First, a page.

Thermal Facial Scans Reveal Aging, Health, and Lifestyle

The temperature patterns on your face, along with the difference between your thermal age and real age, can offer clues about your health. A new study, led by Chinese researchers, investigates the relationship between inflammation, cell fractions, and aging at the cellular level. It utilizes thermal imaging to explore the connection between facial temperature variations and cellular-level inflammation during aging. This innovative approach identified a decrease in temperature around the nose and cheeks in older individuals, potentially correlating with a reduction in brain volume. The research suggests that thermal scanning could offer a promising tool for non-invasive health assessments and even monitor the impact of interventions like exercise programs.

Inflammation and AgeDiffs at the Cellular Level

The study explores the relationship between inflammation and AgeDiffs at the cellular level. Using CIBERSORT, it was found that the monocyte fraction was significantly positively associated with FacePlsAgeDiff, and this direction was consistent, though not significant, with the other three AgeDiffs across all individuals. Further analysis showed that monocyte count was even more significantly associated with FacePlsAgeDiff, particularly notable in comparisons between the top and bottom 20% of samples. PLSR components 1 and 2 of 3D facial images regressed to monocyte fractions most significantly mapped to forehead shrinkage. This is consistent with the negative association between inflammatory biomarkers, such as interleukin-6, osteoprotegerin, and tumor necrosis factor-α, and brain volume as measured by MRI.The Cell Metabolism study utilizes thermal scanning to capture facial temperature data, providing a new dimension for analysis beyond traditional limitations.
photo of Temperature facial landmarks men and womenWith age comes a shift in facial temperature. Notably, the nose and cheeks show a decrease in temperature.
photo of Temperature of face in aging

photo of Predicting age from facial temp

CD4+ T Cells and AgeDiffs

In contrast, naive CD4+ T cells were consistently negatively associated with all four AgeDiffs. However, the association was significant only for FacePlsAgeDiff and RnaPlsAgeDiff. The PLSR components 1 and 2 of 3D facial changes to this cell fraction showed mapping to a reduction of under-eye puffiness. Additionally, both CNN-derived AgeDiffs were significantly associated with the mean corpuscular volume (MCV) of erythrocytes, a known indicator of chronic illness positively associated with aging, nutrition, and alcohol abuse.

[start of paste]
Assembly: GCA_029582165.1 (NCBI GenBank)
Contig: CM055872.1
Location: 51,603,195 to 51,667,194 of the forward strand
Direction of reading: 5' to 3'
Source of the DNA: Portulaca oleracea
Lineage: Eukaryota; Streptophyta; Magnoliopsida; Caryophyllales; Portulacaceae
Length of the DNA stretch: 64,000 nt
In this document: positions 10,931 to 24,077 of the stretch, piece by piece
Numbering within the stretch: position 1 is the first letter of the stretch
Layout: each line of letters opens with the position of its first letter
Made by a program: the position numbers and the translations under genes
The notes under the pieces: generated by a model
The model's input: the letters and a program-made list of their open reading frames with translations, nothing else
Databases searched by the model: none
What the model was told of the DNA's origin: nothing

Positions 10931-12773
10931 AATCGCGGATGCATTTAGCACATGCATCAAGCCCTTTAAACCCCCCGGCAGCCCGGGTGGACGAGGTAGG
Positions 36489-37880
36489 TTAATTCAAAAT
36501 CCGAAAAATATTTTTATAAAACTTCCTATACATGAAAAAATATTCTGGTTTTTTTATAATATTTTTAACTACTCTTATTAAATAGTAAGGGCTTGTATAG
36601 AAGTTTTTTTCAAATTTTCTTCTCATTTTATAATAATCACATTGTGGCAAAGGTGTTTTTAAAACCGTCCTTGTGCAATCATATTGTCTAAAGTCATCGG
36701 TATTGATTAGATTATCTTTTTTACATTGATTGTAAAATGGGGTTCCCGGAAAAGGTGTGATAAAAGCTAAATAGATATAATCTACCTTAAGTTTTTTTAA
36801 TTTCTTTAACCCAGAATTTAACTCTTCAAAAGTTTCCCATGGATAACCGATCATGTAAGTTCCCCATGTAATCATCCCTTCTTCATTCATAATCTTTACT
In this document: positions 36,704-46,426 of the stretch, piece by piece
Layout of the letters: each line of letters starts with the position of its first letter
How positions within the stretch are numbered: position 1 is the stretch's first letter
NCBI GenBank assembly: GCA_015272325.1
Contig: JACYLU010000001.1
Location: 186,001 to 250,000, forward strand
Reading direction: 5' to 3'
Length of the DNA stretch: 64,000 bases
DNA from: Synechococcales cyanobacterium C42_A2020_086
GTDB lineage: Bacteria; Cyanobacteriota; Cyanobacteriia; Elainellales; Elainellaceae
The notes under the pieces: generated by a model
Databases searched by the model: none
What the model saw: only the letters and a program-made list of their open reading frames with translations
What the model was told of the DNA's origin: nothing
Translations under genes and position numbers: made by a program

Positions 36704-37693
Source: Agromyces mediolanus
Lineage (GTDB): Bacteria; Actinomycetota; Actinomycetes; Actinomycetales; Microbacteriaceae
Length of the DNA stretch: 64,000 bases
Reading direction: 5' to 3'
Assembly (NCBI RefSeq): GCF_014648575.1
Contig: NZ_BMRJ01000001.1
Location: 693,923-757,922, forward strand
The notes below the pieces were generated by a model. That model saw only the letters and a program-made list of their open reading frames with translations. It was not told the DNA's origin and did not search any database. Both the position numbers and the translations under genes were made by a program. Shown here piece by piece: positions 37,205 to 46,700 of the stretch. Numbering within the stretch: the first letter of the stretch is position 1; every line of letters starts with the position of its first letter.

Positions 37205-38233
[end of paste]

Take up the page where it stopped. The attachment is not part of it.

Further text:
Lifestyle, Transcriptome, and AgeDiff

The study leveraged data from the Beijing 2012 cohort to examine the molecular mediators of the impact of lifestyle on facial AgeDiff. A causal-inference framework was used to create a tripartite network of lifestyle–transcriptome–AgeDiff. Several cytokines were identified as mediators: SEMA6B and GRN were inferred to mediate the effects of smoking and alcohol on FaceCnnAgeDiff and FacePlsAgeDiff, respectively. The consumption of yogurt was found to negatively affect FaceCnnAgeDiff, mediated by the ZZ-type zinc-finger-containing protein 3 (ZZZ3). For RnaPlsAgeDiff, the consumption of stem and root crops was positively related, mediated by tumor protein p53 (TP53). By looking at facial temperature patterns, researchers could identify people with higher BMI, higher blood pressure, and higher fasting glucose levels. In addition, they used the difference between a person’s actual age and their predicted age (based on facial temperature) as a way to measure illness.
photo of Disease according to face temperature
You can see here how, on average, individuals with hypertension, diabetes, and even liver cysts are “older”.
The study even suggests facial temperature could be used as a biofeedback tool. Researchers measured the difference between facial temperature age and real age in a small group before and after two weeks of jump rope training. Interestingly, the results showed that two weeks of jump roping could make you look about 5 years younger based on the thermal camera readings.
photo of Effect of jump roping on facial age

RNA Changes and Ageing

Using Ribo-minus RNA sequencing (RNA-seq), the study identified long non-coding RNAs (lncRNAs) and circular RNAs (circRNAs) associated with age. Among the 935 commonly expressed lncRNAs, 62 were upregulated and 210 downregulated by age. For circRNAs, 41 were upregulated and 8 downregulated with age. Despite a higher fraction of total circRNAs during aging, there was no significant association with AgeDiffs, suggesting circRNA accumulation as a consequence of aging.

Outlier Analysis

Applying the causal-inference approach to outliers defined by all four AgeDiffs revealed different associations compared to the whole cohort. Ice-cream intake was positively related to FacePlsAgeDiff and FaceCnnAgeDiff through specific circRNAs and transcription factors, while yogurt was negatively related to FaceCnnAgeDiff and FaceCnnPerceivedAgeDiff.

AI-Based Age Prediction

The study developed CNN models to predict age from 3D facial images with high accuracy in a large cohort. These models identified significant associations between aging, health parameters, and lifestyles, outperforming PLS models in some aspects. The AI predictors, especially those based on perceived age, were superior health estimators. Despite some limitations, such as the focus on Han Chinese individuals and the use of high-resolution 3D imaging, the study advances the goal of identifying actionable lifestyle choices to target aging. The AI technology developed could facilitate monitoring aging rates, benefiting aging populations and intervention strategies, though ethical considerations are necessary to prevent misuse.

Posted July 2024.

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